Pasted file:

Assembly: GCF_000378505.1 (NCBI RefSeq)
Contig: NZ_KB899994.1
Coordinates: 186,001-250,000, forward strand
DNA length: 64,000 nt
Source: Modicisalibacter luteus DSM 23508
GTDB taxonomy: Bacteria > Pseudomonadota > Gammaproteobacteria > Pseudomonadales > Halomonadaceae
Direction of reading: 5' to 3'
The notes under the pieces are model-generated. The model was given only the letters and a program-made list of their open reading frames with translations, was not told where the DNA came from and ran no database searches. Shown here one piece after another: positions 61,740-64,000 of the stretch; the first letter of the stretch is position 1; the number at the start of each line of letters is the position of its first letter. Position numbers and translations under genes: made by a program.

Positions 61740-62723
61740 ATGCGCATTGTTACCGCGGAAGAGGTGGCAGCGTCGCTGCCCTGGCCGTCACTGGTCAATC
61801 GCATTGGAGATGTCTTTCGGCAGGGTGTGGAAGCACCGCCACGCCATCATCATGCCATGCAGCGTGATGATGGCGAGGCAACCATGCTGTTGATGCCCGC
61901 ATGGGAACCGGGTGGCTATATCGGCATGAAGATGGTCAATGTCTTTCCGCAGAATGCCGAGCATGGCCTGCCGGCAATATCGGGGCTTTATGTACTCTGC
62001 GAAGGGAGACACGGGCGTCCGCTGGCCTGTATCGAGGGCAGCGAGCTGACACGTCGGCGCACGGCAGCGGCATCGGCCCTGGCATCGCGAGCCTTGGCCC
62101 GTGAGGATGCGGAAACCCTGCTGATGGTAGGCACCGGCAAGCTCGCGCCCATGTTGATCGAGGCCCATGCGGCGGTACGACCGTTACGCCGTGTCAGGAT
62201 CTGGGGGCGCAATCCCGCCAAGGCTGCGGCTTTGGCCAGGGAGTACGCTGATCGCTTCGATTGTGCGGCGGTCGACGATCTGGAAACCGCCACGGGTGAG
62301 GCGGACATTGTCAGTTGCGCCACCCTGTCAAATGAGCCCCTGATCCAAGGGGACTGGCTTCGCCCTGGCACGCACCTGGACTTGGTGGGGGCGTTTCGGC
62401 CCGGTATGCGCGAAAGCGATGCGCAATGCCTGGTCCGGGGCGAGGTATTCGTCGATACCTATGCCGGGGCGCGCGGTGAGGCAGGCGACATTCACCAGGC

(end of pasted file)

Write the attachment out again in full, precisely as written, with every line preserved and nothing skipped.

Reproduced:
Assembly: GCF_000378505.1 (NCBI RefSeq)
Contig: NZ_KB899994.1
Coordinates: 186,001-250,000, forward strand
DNA length: 64,000 nt
Source: Modicisalibacter luteus DSM 23508
GTDB taxonomy: Bacteria > Pseudomonadota > Gammaproteobacteria > Pseudomonadales > Halomonadaceae
Direction of reading: 5' to 3'
The notes under the pieces are model-generated. The model was given only the letters and a program-made list of their open reading frames with translations, was not told where the DNA came from and ran no database searches. Shown here one piece after another: positions 61,740-64,000 of the stretch; the first letter of the stretch is position 1; the number at the start of each line of letters is the position of its first letter. Position numbers and translations under genes: made by a program.

Positions 61740-62723
61740 ATGCGCATTGTTACCGCGGAAGAGGTGGCAGCGTCGCTGCCCTGGCCGTCACTGGTCAATC
61801 GCATTGGAGATGTCTTTCGGCAGGGTGTGGAAGCACCGCCACGCCATCATCATGCCATGCAGCGTGATGATGGCGAGGCAACCATGCTGTTGATGCCCGC
61901 ATGGGAACCGGGTGGCTATATCGGCATGAAGATGGTCAATGTCTTTCCGCAGAATGCCGAGCATGGCCTGCCGGCAATATCGGGGCTTTATGTACTCTGC
62001 GAAGGGAGACACGGGCGTCCGCTGGCCTGTATCGAGGGCAGCGAGCTGACACGTCGGCGCACGGCAGCGGCATCGGCCCTGGCATCGCGAGCCTTGGCCC
62101 GTGAGGATGCGGAAACCCTGCTGATGGTAGGCACCGGCAAGCTCGCGCCCATGTTGATCGAGGCCCATGCGGCGGTACGACCGTTACGCCGTGTCAGGAT
62201 CTGGGGGCGCAATCCCGCCAAGGCTGCGGCTTTGGCCAGGGAGTACGCTGATCGCTTCGATTGTGCGGCGGTCGACGATCTGGAAACCGCCACGGGTGAG
62301 GCGGACATTGTCAGTTGCGCCACCCTGTCAAATGAGCCCCTGATCCAAGGGGACTGGCTTCGCCCTGGCACGCACCTGGACTTGGTGGGGGCGTTTCGGC
62401 CCGGTATGCGCGAAAGCGATGCGCAATGCCTGGTCCGGGGCGAGGTATTCGTCGATACCTATGCCGGGGCGCGCGGTGAGGCAGGCGACATTCACCAGGC